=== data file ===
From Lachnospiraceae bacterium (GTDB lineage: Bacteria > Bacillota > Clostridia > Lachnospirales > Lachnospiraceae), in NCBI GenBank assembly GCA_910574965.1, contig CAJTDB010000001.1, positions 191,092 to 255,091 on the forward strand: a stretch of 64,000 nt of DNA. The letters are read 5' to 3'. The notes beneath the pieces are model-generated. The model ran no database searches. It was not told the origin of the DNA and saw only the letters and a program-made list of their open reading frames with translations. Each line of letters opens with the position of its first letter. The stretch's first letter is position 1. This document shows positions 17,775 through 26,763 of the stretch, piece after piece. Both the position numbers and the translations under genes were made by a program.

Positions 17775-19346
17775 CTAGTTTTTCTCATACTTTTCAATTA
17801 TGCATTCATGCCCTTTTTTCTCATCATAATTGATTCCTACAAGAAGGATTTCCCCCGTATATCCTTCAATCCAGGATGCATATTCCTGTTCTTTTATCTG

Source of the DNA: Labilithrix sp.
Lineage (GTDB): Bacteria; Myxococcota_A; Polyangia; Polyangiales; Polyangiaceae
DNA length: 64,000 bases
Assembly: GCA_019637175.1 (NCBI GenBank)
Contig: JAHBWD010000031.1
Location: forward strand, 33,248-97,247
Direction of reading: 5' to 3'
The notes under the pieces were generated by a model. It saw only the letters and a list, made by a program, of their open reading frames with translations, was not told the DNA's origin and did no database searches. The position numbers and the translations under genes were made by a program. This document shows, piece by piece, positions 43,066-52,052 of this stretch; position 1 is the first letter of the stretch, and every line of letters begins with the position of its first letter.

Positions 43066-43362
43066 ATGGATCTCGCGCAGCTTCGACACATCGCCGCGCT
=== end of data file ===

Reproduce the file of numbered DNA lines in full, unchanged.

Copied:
From Lachnospiraceae bacterium (GTDB lineage: Bacteria > Bacillota > Clostridia > Lachnospirales > Lachnospiraceae), in NCBI GenBank assembly GCA_910574965.1, contig CAJTDB010000001.1, positions 191,092 to 255,091 on the forward strand: a stretch of 64,000 nt of DNA. The letters are read 5' to 3'. The notes beneath the pieces are model-generated. The model ran no database searches. It was not told the origin of the DNA and saw only the letters and a program-made list of their open reading frames with translations. Each line of letters opens with the position of its first letter. The stretch's first letter is position 1. This document shows positions 17,775 through 26,763 of the stretch, piece after piece. Both the position numbers and the translations under genes were made by a program.

Positions 17775-19346
17775 CTAGTTTTTCTCATACTTTTCAATTA
17801 TGCATTCATGCCCTTTTTTCTCATCATAATTGATTCCTACAAGAAGGATTTCCCCCGTATATCCTTCAATCCAGGATGCATATTCCTGTTCTTTTATCTG

Source of the DNA: Labilithrix sp.
Lineage (GTDB): Bacteria; Myxococcota_A; Polyangia; Polyangiales; Polyangiaceae
DNA length: 64,000 bases
Assembly: GCA_019637175.1 (NCBI GenBank)
Contig: JAHBWD010000031.1
Location: forward strand, 33,248-97,247
Direction of reading: 5' to 3'
The notes under the pieces were generated by a model. It saw only the letters and a list, made by a program, of their open reading frames with translations, was not told the DNA's origin and did no database searches. The position numbers and the translations under genes were made by a program. This document shows, piece by piece, positions 43,066-52,052 of this stretch; position 1 is the first letter of the stretch, and every line of letters begins with the position of its first letter.

Positions 43066-43362
43066 ATGGATCTCGCGCAGCTTCGACACATCGCCGCGCT